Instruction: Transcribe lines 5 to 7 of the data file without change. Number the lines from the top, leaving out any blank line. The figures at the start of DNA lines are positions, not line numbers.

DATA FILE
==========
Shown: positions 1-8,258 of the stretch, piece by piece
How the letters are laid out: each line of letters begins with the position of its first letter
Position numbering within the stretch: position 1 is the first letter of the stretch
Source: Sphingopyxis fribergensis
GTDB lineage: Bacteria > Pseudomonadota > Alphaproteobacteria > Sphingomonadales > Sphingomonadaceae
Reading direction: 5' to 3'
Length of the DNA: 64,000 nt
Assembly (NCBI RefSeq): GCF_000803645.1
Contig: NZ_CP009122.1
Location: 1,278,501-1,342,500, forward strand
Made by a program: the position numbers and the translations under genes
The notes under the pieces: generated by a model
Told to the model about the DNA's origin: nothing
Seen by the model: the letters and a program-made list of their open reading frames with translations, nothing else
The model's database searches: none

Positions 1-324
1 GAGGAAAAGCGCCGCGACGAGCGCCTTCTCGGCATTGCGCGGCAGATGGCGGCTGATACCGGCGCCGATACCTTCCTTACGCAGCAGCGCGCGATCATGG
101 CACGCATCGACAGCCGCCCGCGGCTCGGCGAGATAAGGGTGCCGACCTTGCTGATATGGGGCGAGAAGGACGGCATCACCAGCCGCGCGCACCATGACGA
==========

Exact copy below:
GTDB lineage: Bacteria > Pseudomonadota > Alphaproteobacteria > Sphingomonadales > Sphingomonadaceae
Reading direction: 5' to 3'
Length of the DNA: 64,000 nt